Take My Council, Please: On Biomass, Voting Pro Bono Publico…
SPRINGFIELD—Facing almost no resistance in either votes or oratory, the City Council voted Monday night, in effect, to continue its role in the battle against the proposed biomass power plant on Page Boulevard. Former City Councilor and City Solicitor Patrick Markey made an offer to represent the Council at no charge as it appeals a summer court decision that reinstated the plant’s building permit.
The need for outside Council was necessitated by Mayor Domenic Sarno’s decision to deny funding for an attorney for counsel before the Massachusetts Appeals Court. The Council, being a corporate body, must have an attorney to pursue its appeal and its usual legal representation, the City Law Department, was conflicted due to opposing the Council’s position before the Zoning Board of Appeals.
The vote to accept Markey’s offer was not even close. The Council voted 11-1 with only at-large Councilor Tim Rooke in dissent. Ward 6 Councilor Ken Shea was absent and sent word through Council President and Ward 2 Councilor Mike Fenton that he could not attend.
The vote was identical to the one taken last month when the Council voted to stay in the process. The body’s co-appellants, Michaelann Bewsee, executive director of Arise for Social Justice, and a family abutting the proposed facility, opted to appeal on their own as well. The day after the Council vote, partly citing Bewsee’s own notice of appeal, Sarno said he would not authorize the expenditure of city funds for an appellate attorney.
Fenton, who had acted as the Council’s attorney for the singular purpose of filing the notice of appeal, staunchly defended the Council’s right to remain active in the process, castigating the mayor for trying to pull the plug. As previously reported, the Callahan family, who are behind the biomass project, have been generous contributors to the mayor and others.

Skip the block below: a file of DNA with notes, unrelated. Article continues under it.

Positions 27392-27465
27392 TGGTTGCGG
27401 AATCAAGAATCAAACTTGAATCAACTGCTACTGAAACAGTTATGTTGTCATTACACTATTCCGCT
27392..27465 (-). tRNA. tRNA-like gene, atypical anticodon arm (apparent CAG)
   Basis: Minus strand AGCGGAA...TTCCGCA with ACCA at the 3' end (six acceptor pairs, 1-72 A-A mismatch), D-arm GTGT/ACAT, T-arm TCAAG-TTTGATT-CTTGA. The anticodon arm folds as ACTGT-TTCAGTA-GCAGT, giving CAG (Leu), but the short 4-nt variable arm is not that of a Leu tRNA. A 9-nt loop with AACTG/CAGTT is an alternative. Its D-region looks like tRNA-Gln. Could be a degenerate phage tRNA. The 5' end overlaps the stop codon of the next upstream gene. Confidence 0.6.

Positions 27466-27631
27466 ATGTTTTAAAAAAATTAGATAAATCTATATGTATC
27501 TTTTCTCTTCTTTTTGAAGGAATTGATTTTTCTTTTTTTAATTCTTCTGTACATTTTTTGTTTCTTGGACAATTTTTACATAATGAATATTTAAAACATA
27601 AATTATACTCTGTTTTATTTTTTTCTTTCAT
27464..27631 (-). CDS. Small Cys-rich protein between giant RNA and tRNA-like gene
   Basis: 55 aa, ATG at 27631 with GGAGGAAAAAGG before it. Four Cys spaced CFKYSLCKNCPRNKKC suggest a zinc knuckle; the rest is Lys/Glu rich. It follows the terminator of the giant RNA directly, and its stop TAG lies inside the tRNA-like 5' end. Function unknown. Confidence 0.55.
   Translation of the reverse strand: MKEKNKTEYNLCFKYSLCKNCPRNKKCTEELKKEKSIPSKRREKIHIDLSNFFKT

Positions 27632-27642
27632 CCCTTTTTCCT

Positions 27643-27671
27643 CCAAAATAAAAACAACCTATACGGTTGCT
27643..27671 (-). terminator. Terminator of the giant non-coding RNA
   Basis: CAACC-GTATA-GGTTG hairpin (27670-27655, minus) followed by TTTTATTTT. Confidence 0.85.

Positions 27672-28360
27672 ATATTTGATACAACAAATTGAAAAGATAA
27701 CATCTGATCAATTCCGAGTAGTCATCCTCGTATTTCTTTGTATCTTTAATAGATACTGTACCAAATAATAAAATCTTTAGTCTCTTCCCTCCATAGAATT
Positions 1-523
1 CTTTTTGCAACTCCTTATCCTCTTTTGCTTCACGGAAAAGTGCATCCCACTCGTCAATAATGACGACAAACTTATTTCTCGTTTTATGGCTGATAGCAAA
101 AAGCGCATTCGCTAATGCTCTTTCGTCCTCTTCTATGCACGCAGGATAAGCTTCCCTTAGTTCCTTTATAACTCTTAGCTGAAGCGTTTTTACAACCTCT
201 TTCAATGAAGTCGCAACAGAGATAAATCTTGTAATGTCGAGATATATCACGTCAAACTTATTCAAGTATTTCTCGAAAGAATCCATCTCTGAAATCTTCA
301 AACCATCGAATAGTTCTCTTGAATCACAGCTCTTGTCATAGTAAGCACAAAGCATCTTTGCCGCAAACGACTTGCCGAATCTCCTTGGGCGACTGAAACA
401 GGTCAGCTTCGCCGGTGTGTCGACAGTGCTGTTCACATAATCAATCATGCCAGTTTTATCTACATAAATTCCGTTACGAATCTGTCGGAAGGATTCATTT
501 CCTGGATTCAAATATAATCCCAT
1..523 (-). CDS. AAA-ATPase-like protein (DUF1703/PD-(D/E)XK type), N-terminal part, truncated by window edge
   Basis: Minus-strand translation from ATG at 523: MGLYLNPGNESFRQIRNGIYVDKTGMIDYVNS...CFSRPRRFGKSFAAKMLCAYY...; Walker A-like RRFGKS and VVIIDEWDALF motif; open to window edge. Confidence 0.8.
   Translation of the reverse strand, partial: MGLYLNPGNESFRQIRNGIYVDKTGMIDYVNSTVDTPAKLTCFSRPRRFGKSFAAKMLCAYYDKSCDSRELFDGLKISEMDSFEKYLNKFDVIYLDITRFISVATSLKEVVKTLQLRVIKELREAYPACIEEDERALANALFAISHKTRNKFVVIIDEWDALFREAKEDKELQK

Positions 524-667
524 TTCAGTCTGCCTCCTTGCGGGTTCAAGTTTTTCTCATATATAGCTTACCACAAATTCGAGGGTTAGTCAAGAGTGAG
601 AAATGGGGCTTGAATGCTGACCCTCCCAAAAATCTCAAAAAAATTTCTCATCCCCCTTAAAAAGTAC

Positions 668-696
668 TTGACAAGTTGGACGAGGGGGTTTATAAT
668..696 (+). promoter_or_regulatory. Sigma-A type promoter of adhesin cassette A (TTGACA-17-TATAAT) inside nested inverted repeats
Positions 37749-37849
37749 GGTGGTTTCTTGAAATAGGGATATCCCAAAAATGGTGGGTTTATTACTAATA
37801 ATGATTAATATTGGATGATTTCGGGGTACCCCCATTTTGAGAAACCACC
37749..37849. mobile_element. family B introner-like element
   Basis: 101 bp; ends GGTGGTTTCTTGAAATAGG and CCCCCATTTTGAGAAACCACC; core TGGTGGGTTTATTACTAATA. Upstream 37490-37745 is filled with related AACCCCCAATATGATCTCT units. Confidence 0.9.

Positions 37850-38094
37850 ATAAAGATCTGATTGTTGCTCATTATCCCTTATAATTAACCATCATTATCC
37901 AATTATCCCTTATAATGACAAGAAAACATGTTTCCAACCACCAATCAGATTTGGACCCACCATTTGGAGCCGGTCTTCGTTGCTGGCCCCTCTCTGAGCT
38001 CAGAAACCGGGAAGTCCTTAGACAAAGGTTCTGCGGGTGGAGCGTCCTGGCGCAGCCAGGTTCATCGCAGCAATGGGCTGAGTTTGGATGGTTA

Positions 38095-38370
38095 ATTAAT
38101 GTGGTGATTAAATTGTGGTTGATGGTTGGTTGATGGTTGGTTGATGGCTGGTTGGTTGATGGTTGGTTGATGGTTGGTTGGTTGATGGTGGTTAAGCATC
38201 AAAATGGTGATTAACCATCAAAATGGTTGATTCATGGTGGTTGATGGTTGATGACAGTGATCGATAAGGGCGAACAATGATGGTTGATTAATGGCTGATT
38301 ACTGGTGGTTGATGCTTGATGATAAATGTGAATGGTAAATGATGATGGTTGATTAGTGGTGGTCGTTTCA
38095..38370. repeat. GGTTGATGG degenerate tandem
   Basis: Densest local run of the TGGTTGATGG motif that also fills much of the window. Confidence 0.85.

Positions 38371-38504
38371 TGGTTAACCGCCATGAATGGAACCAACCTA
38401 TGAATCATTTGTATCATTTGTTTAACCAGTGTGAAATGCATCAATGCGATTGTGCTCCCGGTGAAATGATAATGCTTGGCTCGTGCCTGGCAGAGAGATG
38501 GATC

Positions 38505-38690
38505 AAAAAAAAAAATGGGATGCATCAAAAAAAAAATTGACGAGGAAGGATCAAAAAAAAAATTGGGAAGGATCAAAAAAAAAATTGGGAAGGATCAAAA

Asked why the Council’s role in the process matter, Fenton said it is the city’s duty to act on residents’ behalf. “The government, not the abutters, is supposed the protect [residents].”
The debate consisted only of Ward 7 Councilor Tim Allen’s recap of the situation and brief introduction of Markey. No one else, including Rooke, who has argued a philosophical case against the Council reversing the permit, spoke on the measure itself.
Rooke’s opinion notwithstanding the politics of biomass are immense. While improbably powerful enough to fell a mayor, it reverberates throughout all eight wards and five at-large seats. When the Council voted to overturn the permit in 2011, the vote was 10-3. All three in dissent were at-large councilors, including Rooke, Jimmy Ferrera and Kateri Walsh. Ferrera was booted in 2013 from the Council and Walsh has more nimbly kept up residents’ opinion on the issue since.
Markey himself has opposed the plant from the beginning. He was a member of the Council when the original permit was approved. Of the then-9 member Council, only he and Rosemarie Mazza-Moriarty voted against the permit. He served one term, but as the biomass fight reignited in succeeding years, he became an opponent of the plant, often serving as informal legal counsel for opponents.
“He’s been committed to this issue for a long time,” Bewsee told WMassP&I after the vote.
Bewsee’s attorney, Joseph Berman, and Markey will work in concert as needed depending on how the legal issues differ for her and the Council. The order the Council passed also formally releases Fenton of any role as an attorney, while empowering him to sign an engagement letter with Markey. The Council will hold executive sessions to get updates of the appeal as it moves forward.